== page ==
Over the last five years, the number of women coming into my office complaining of being drained or exhausted most of the time has dramatically increased. Few statistics have been compiled on the incidence of this important problem, but I would estimate that between 20 to 40 percent of women suffer from chronic fatigue.
Fatigue is usually defined as weariness after exertion or work. But a more useful definition coined by Dr. Holly Atkinson, author of WOMEN AND FATIGUE, says fatigue is a symptom of having too many demands placed on your body and mind. Fatigue is a vital warning signal that your body gives you that the load is simply too great. Long-term fatigue can weaken your immune system and makes you more susceptible to accidents or illness.
Some women fail to recognize how really tired they are. They start to accept chronic fatigue as a way of life.
Fatigue is a complex interplay of many factors. These include physical, emotional, psychological, social, economic, and cultural aspects.
Although some women are told fatigue is "all in your head," in at least 25 to 30 percent of cases, a medical condition is found that accounts for the fatigue. Another 25 percent of women have physical co-factors that are major contributing causes to fatigue. These physical co-factors can be easily missed or overlooked by a doctor. These include poor diet, eating disorders, use of tranquilizers and other sedatives, alcohol use, lack of regular exercise, and unfavourable working conditions.
Let's look at some of these co-factors of fatigue.
Are You Doing More Than Your Fair Share ?
Overwork is probably the leading cause of chronic fatigue in women. Women have always done more than their share of work but these days women are working harder than ever.
Studies show that a typical working woman spends anywhere from 15 to 50 hours a week performing household and child care duties on top of a forty hour work week. Another study reported that working women with preschool children put in an average 77 hour total work week. The same study showed that in the last ten years, men had increased the amount of time they spend doing housework by less than half an hour per week.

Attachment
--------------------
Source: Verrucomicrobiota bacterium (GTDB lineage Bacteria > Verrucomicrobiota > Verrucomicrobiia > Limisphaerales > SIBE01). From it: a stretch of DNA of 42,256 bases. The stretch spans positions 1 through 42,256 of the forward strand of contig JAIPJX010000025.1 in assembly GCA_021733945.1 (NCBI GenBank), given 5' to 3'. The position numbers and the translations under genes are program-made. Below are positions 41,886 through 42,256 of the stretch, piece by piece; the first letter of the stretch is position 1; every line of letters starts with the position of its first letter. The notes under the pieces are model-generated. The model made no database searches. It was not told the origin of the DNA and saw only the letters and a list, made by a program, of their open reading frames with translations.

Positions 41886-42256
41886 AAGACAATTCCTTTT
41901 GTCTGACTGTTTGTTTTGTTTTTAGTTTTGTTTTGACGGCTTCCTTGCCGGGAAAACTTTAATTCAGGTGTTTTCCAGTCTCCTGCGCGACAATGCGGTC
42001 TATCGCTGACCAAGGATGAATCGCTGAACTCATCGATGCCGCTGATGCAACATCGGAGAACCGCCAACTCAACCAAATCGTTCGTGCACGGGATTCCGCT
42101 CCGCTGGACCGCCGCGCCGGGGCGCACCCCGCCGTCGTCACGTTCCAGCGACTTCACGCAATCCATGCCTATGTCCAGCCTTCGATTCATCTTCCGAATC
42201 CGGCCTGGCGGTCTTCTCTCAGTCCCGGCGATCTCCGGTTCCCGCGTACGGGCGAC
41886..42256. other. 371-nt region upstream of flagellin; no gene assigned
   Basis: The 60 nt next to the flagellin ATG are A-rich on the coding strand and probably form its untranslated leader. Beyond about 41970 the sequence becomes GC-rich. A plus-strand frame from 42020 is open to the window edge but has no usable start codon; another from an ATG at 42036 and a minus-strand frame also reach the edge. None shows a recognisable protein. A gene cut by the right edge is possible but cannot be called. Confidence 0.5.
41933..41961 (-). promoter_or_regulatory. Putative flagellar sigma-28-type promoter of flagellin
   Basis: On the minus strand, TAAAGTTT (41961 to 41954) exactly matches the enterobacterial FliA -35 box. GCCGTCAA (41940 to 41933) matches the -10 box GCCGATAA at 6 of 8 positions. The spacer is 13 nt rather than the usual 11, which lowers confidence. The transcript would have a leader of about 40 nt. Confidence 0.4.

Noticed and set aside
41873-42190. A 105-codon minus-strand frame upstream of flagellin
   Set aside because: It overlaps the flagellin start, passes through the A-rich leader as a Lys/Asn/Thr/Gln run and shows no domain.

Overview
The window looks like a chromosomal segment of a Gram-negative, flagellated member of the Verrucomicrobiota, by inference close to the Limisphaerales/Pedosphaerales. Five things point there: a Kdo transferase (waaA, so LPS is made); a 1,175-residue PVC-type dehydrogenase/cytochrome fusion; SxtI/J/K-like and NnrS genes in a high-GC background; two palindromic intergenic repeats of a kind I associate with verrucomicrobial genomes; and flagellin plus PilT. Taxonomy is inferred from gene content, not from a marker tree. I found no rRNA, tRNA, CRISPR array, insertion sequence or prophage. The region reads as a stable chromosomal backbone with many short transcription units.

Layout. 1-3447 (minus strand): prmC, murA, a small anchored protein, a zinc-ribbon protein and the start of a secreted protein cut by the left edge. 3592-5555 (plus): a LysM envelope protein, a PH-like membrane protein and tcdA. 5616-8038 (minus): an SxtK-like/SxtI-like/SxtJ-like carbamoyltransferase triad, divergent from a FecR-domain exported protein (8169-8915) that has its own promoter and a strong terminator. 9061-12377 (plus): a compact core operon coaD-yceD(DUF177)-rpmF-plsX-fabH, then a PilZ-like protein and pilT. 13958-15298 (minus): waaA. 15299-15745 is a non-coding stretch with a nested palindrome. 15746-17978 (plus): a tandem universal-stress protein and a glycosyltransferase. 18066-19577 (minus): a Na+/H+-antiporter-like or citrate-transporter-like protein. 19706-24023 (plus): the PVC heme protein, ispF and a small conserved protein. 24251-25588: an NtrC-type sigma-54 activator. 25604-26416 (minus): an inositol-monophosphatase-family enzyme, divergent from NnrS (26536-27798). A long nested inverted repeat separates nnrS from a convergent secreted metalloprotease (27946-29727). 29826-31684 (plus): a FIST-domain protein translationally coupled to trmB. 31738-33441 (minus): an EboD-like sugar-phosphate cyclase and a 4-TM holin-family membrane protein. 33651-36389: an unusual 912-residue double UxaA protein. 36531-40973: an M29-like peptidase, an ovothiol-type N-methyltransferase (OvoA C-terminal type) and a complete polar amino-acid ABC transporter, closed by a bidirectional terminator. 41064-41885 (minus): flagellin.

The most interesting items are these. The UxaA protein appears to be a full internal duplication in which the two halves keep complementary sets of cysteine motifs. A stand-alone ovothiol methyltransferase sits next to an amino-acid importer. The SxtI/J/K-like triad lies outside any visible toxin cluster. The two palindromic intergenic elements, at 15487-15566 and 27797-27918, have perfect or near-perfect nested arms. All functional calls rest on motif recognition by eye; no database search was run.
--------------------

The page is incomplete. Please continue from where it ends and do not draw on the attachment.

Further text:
Women who are full-time homemakers spend about 100 hours a week at 12 different labours. Several studies have shown that modern conveniences have not eased the burden; instead they have increased it due to higher standards of housekeeping and new functions that women are now expected to perform.
Time Off Is As Important As A Healthy Lifestyle
The second area to take a good look at is how your lifestyle contributes to your fatigue.
Of fundamental importance to your energy level is the amount and quality of food that you put into your body. Too many women are eating inadequately, or on the run, with heavy ingestion of sugar and junk foods as well as fast foods. Too many others are dieting or agonizing about their weight. An estimated 50 percent of women suffer from some form of eating disorder and at least as many are dieting or will soon start dieting.
Coffee and black tea give a temporary energy boost, but in the long run make you more tired. Heavy smokers often experience fatigue as a side effect of smoking.
Regular exercise at some activity you enjoy, preferably outside, can produce a striking increase in your energy levels once you are in condition. Studies show that sedentary people complain of fatigue a lot more than those who are physically active.
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